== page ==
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A blue-chip stock is one that is well-established, financially sound, and historically secure. Blue-chip companies are those that have a history of posting earnings and paying dividends, all while continuing to increase profits. While there will always be fluctuations in markets, and all companies go through occasional downturns, blue-chip companies are known for their strong executive management teams that make intelligent growth decisions, and for their high quality products and services.

Blue-chip stocks, which are also known as large cap stocks, (because they have a high market capitalization), tend to rise and fall in conjunction with the stock market in general. Because the return on blue-chip stocks is close to a sure thing, the stocks tend to be very expensive and have a low dividend yield. These drawbacks are more than offset by earnings and dividends paid. Most blue-chip stocks are offered by companies that have been around for decades, or even longer, but new companies can break into the blue-chip ranks if analysts expect the company to last. While some people still doubt the financial security of stocks, blue-chips are the closest thing you can find to a sure thing on the stock market.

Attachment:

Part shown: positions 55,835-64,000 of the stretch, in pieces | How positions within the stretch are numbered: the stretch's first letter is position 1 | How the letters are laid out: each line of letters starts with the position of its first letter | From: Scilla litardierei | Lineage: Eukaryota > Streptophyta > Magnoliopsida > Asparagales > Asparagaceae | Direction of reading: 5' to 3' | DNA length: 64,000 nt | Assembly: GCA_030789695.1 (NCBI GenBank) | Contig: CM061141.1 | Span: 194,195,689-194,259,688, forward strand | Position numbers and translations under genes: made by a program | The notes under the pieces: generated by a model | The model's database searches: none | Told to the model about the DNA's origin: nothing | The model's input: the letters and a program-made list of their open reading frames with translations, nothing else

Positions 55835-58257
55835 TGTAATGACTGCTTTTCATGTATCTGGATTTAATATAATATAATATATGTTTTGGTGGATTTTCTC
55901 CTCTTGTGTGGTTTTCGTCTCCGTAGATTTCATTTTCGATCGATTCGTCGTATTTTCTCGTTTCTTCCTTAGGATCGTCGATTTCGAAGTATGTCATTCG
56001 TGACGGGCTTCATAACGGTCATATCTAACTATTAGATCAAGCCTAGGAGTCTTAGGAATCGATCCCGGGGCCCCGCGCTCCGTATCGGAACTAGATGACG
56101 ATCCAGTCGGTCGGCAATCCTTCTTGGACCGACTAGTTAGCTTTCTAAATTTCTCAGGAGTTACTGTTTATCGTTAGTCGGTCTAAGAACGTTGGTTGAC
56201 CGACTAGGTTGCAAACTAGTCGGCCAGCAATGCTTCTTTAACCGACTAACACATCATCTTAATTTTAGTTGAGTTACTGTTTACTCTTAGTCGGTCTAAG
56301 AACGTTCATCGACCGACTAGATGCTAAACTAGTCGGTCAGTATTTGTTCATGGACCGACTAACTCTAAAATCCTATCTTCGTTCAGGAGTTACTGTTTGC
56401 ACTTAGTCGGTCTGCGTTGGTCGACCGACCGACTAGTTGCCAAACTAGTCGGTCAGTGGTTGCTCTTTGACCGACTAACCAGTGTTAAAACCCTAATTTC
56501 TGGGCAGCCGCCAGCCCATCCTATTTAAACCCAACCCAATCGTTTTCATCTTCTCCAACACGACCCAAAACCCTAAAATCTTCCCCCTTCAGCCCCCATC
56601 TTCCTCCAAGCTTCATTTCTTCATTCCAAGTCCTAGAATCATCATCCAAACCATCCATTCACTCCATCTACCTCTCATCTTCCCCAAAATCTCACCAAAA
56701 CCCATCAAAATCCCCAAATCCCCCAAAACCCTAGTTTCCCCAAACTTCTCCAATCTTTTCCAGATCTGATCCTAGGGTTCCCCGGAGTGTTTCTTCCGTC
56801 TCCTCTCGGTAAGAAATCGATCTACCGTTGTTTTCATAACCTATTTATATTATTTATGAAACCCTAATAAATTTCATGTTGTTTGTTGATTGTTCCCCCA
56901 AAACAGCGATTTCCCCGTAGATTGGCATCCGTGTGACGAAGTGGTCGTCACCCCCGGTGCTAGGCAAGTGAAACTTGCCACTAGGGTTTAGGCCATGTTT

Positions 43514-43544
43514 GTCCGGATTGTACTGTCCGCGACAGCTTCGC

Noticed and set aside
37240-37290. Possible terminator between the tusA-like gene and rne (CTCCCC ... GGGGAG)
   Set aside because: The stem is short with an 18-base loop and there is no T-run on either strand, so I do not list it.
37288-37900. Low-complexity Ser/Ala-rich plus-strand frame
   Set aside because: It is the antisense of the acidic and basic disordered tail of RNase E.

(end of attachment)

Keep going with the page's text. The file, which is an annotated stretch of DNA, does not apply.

As with any stock, there are positives and negatives with blue-chips. Because blue-chips are the oldest and best-known companies, they are easy to follow, often ending up on the front page instead of just in the financial section of the local newspaper. It is easy for investors to track these companies and evaluate their advertising and marketing strategies for themselves. Finally, they are a great tool for teaching kids about the stock market by using brand names they recognize.

The negatives associated with blue-chips are basically the same as for other stocks. Even blue-chips can take a nosedive, as every company makes a mistake at some point in its history. And as the old saying goes, the bigger they are, the harder they fall. The more you have invested in a company, the worse its mistakes can be for your portfolio. In addition, blue-chip stocks often have smaller dividends than even the 4 percent yield associated with income stocks. This puts off some investors.

Blue-chips can be purchased through brokers or online. The best time to buy blue-chip stocks is after a disappointing earnings report or after a particularly bad public relations blunder – the stock is sure to dip then, making it more likely that you will buy low and be able to sell high.

If you divide the company’s net assets by the number of shares it has outstanding, and the stock is selling for less than that number, consider buying because it is a very good value at that point. Also, try to avoid companies that have accrued a large amount of long-term debt.

Bernard Taiwo
I am Management strategist, Editor and Publisher.